Maurice Terzini, the legendary Melbourne-born restaurateur behind iconic Bondi restaurant Icebergs Dining Room and Bar, describes himself as a “jack of all trades”.

He’s not only brought Sydney some of its most ambitious restaurants (Cicciabella, Caffe é Cucina), but also worked across fashion (he’s the co-owner of fashion labels Non Plus and Ten Pieces, design and music. And now he’s showing off his talent for selecting incredible wines in our latest Broadsheet Wine box.

A collection of easy-drinking, natural and mostly lo-fi vinos (meaning they’re made with minimal intervention), the box will bring the party to yours even when you’re hiding from the cold. Find skinsy oranges that will make you feel like you’re on the Italian coast, juicy and smashable Aussie pinot noirs to sit by the fire with, and a classic syrah that surprised Terzini with its elegance. And they’ll pair with just about anything, from a big comforting bowl of pasta to a slow Sunday roast.

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“I hope the box encourages good conversations, ideas and love,” says Terzini.

Tying together Terzini’s box is his passion for zero-waste, local producers, and of course, a good time. “When it comes to picking wine, I’m all about sustainability and good farming, but mostly the people who make it.”

The 2021 Blind Corner Orange in Colour, for example, comes from biodynamically farmed and certified organic vineyards in Margaret River. It uses just about every variety of white and gris that you can think of before being blended into a wild ferment. Or there’s a pinot noir rosé from one of Terzini’s favourite Victorian producers, Hochkirch, which uses 100 per cent estate-grown, 25-year-old vines. Drinks writer Max Allen once said this 700-acre farm was as “close to the ideal biodynamic vineyard as you could imagine”.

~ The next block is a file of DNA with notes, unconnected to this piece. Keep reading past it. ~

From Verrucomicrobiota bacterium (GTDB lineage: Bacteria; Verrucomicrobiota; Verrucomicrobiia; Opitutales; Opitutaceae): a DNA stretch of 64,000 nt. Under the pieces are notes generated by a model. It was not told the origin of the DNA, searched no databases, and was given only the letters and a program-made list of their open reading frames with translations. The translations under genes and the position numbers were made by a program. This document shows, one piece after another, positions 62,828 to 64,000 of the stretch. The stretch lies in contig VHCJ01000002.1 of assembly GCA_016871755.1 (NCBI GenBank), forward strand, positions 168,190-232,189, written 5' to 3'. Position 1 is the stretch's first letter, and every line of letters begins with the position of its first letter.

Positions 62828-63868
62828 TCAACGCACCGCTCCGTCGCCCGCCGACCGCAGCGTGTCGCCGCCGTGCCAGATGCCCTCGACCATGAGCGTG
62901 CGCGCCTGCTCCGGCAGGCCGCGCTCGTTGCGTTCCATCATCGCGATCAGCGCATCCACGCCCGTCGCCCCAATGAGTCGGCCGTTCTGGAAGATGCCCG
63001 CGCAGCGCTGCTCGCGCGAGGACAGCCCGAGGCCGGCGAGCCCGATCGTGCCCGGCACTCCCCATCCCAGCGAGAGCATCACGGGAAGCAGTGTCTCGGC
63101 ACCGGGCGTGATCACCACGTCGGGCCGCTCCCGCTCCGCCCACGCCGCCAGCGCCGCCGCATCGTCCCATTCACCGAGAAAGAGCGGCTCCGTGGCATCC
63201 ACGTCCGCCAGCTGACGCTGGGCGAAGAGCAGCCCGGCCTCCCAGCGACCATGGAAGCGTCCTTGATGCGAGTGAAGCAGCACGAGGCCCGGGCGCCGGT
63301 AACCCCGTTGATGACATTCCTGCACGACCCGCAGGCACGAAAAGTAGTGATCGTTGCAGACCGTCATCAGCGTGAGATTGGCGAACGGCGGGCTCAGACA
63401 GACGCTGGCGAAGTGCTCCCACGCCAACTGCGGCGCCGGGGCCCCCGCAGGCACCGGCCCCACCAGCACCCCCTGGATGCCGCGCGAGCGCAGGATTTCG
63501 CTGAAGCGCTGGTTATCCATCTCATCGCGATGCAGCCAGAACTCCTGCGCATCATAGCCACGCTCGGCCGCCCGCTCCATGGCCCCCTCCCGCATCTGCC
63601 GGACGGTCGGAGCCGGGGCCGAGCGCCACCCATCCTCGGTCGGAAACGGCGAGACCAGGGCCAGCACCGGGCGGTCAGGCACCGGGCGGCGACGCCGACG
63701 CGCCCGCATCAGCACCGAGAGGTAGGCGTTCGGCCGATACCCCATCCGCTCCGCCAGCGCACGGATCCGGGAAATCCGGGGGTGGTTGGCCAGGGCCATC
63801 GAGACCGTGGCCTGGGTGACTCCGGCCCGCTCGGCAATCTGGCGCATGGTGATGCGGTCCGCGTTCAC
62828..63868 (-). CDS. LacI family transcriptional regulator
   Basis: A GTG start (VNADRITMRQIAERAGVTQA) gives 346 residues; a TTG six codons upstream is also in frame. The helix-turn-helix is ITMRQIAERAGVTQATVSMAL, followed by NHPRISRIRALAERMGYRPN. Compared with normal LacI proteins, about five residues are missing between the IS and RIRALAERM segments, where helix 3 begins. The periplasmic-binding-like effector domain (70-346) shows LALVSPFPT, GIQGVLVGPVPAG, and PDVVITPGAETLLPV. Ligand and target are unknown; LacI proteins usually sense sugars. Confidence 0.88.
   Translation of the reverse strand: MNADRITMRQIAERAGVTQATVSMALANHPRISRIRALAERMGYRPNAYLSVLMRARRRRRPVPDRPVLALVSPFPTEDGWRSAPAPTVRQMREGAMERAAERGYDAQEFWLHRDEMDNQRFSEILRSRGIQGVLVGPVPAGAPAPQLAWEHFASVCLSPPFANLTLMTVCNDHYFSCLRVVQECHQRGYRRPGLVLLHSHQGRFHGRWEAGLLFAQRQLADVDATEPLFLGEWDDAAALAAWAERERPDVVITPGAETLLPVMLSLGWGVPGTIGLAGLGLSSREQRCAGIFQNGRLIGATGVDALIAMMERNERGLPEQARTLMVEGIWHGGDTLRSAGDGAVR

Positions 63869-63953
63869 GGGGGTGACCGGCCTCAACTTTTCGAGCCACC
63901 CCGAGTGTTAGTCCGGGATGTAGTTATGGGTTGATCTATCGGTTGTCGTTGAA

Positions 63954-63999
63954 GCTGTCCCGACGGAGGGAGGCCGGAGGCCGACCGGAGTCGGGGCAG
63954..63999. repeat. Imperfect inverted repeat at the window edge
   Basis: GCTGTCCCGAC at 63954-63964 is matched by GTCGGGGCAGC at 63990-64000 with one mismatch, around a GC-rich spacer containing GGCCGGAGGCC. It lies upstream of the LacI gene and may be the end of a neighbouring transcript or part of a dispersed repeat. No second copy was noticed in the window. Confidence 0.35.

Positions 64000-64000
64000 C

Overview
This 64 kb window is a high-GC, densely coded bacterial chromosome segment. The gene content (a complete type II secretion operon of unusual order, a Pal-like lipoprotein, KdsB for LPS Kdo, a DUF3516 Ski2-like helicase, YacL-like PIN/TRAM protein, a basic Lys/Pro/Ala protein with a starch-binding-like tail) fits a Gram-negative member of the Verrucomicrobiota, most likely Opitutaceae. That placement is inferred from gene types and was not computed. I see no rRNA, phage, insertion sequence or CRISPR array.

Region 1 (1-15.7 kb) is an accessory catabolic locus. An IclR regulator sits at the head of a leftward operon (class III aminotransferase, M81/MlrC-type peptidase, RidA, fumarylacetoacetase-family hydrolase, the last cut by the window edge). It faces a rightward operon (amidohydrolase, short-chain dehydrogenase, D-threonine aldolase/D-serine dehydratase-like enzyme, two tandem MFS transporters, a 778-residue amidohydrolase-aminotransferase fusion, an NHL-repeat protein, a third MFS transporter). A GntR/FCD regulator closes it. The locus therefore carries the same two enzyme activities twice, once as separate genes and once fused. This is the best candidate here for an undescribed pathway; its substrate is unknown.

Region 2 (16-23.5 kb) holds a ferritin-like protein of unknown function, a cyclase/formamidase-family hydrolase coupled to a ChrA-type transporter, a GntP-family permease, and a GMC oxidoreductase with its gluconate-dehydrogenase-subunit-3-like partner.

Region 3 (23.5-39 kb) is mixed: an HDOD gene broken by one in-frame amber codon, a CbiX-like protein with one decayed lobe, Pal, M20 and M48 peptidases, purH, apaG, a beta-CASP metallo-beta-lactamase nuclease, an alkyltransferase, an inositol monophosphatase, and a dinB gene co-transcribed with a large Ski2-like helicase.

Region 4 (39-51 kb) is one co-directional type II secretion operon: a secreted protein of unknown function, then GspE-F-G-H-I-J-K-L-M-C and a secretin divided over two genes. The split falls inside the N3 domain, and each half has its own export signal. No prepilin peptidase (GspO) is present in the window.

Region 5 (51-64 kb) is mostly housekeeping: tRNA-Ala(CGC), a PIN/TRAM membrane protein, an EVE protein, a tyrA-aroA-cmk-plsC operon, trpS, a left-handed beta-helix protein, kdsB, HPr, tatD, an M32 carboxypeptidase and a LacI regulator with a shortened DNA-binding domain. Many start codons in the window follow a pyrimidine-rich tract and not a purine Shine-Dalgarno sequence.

It’s a big month for Terzini, who is about to open his first restaurant in Melbourne in over a decade, alongside Joseph Vargetto of Mister Bianco. Called Cucina Povera Vino Vero, the restaurant will deliver an unfussy experience inspired by Italian migrants who came to Australia between the 1950s and ’70s. Wines will be a big focus here, but not in the way you’d expect.

“The older I get, the easier I want my dining experiences to be – that includes the wine selection,” says Terzini. Expect a list of about eight "no frills" house wines – reminiscent of what Terzini’s father would drink – supplemented every quarter with wines sourced from friends of Terzini’s. First up: Piedmont native Giorgio de Maria, whose portfolio Giorgio de Maria Fun Wines holds an extensive list of cult wine producers from across the globe.

“Wine helps to explode flavours in food, and it’s very social. The yarn is sometimes more important than the wine itself,” says Terzini.

Maurice Terzini’s wine box is no longer available, but you can check out this month’s Broadsheet Wine box here. Subscribe now for $40 off your first box.